A broad alliance of Australian business, industry and civil society groups on Monday urged the government to provide a stable climate change policy that would provide for deep emission cuts and access to the international offset market.
The Australian Climate Roundtable, spanning groups as different as the Australian Aluminium Council, the Australian Industry Group, the Climate Institute, the Australian Council of Trade Unions and the Electricity Supply Association, released a set of policy principles it said would offer a way forward for climate policy.
“These principles will help end the frustration and disruption that business has faced from ever-changing climate policy,” Innes Wilcox, chief executive of the Australian Industry Group, said.
“The shared recognition that we need to maintain competitiveness while reducing emissions over time is a major advance and a solid platform for future policy stability,” he added.
The political divide between Australia’s right and left on climate has led to major policy changes after each change in government in recent years, most recently last year when the Liberal government repealed Labor’s carbon pricing mechanism and replaced it with its so-called direct action plan.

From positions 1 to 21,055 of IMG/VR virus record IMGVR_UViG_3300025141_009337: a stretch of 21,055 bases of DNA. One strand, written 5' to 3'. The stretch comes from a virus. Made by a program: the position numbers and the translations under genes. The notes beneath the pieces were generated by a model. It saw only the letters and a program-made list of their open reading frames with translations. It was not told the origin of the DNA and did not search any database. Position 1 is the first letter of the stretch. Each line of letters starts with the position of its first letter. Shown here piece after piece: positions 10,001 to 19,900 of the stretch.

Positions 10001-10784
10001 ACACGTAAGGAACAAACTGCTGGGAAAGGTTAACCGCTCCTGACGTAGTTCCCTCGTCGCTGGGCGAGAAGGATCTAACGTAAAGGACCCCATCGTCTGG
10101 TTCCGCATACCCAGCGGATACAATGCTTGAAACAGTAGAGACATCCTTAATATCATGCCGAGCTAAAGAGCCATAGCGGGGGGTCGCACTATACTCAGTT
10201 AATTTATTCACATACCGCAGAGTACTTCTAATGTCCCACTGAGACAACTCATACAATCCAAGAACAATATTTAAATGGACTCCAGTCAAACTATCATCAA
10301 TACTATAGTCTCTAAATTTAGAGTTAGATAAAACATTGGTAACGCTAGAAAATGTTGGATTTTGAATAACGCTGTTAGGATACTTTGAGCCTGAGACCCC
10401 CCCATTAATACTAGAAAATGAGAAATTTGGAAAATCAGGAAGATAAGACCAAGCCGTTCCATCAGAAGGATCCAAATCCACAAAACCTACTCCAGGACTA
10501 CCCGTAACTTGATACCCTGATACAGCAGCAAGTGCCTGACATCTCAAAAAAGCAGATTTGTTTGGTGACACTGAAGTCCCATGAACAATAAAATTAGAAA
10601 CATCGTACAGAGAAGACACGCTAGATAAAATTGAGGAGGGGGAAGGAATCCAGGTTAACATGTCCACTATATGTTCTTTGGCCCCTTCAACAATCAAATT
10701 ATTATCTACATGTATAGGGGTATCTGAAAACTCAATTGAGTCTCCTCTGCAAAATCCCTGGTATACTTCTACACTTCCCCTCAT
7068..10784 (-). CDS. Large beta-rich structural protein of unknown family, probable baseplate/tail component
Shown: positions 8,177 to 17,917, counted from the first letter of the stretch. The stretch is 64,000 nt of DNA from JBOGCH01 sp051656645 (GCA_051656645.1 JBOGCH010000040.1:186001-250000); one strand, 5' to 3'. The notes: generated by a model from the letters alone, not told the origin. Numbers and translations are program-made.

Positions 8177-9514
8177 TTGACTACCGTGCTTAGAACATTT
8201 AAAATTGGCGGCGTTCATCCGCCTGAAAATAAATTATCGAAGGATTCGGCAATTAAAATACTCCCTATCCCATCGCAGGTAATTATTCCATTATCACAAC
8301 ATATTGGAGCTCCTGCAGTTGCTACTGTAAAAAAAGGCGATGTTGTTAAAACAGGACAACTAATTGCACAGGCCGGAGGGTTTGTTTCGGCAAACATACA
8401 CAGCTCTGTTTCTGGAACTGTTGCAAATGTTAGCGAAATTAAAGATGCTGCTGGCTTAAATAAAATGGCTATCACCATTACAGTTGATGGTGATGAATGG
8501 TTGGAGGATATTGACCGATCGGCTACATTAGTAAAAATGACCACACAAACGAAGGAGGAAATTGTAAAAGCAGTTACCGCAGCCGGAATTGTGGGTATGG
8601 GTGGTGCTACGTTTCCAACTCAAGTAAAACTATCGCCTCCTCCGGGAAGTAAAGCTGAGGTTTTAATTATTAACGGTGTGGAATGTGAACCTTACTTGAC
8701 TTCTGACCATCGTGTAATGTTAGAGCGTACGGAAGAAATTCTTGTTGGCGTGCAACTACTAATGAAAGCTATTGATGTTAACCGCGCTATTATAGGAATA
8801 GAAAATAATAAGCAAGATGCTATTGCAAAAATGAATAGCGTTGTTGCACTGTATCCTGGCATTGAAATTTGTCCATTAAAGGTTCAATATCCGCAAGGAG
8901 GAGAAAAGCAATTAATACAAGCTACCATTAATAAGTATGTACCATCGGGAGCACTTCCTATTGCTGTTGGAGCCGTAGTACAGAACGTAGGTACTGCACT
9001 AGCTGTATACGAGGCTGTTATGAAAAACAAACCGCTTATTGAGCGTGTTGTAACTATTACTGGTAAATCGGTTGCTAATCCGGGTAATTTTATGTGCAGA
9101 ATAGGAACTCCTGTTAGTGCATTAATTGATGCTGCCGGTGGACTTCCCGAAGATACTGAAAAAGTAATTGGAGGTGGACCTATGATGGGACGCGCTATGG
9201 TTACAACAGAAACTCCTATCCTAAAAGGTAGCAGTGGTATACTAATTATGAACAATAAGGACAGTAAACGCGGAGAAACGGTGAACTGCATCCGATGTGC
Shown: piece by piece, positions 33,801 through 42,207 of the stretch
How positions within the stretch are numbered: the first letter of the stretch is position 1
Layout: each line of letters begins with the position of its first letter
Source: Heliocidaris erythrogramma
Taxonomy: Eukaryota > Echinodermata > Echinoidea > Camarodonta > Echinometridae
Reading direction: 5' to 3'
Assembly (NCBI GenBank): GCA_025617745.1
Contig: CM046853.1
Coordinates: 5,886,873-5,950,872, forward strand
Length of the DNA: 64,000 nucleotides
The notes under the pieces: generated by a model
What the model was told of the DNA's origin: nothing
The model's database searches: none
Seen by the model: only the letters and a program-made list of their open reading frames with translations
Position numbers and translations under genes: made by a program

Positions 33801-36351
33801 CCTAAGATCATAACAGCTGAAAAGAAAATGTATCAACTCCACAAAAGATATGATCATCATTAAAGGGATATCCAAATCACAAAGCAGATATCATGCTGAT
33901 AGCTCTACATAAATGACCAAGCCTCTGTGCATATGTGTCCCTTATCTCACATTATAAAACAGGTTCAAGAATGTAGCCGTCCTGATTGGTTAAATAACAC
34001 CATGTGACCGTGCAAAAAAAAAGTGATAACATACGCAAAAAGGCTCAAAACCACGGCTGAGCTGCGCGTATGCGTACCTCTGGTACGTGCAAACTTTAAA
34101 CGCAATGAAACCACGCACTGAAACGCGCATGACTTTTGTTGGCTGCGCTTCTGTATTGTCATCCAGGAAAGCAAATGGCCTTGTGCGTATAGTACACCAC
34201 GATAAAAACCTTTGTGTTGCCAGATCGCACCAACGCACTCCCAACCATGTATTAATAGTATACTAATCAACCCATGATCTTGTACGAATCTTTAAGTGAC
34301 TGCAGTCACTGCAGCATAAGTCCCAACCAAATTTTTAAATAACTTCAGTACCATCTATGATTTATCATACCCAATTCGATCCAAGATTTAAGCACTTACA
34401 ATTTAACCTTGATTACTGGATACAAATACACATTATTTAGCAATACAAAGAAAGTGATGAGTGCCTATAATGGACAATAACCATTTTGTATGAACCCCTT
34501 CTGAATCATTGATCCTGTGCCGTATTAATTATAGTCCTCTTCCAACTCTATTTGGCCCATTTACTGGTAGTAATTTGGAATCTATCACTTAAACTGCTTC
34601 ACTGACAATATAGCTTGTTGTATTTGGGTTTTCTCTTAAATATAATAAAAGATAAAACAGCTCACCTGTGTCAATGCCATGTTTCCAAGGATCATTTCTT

Industry says the lack of predictability has been a major stumbling block for investment decisions.
In Monday’s joint statement, the groups called on the government to put in place a policy in line with its commitment to limit global warming to 2C that would ensure Australia does its fair share to cut global emissions.
“Achieving this goal will require deep global emissions reductions, with most countries including Australia eventually reducing net greenhouse gas emissions to zero or below,” it said.
The statement did not go into policy specifics, but did call for Australia to “make use of internationally recognised abatement from overseas”, which would mean a link to the international carbon offset market.
The government has previously ruled out using international offsets or reintroducing a market for emission permits in Australia.
The alliance said a climate policy should drive emission cuts across all sectors of the economy, but singled out Australia’s coal-dependent energy sector as especially important.
“Policy should recognise the strategic importance of reducing emissions from the energy sector in achieving the overall goal. It should provide a credible basis for planning and investment by the energy sector and energy consumers, maintain energy security and avoid sovereign risk,” it said.
The government is expected next month to announce the post-2020 emission target it will take to Paris later this year. That announcement is expected to be followed by a debate on which new policies, if any, Australia would need to put in place to meet that target.
By Stian Reklev – firstname.lastname@example.org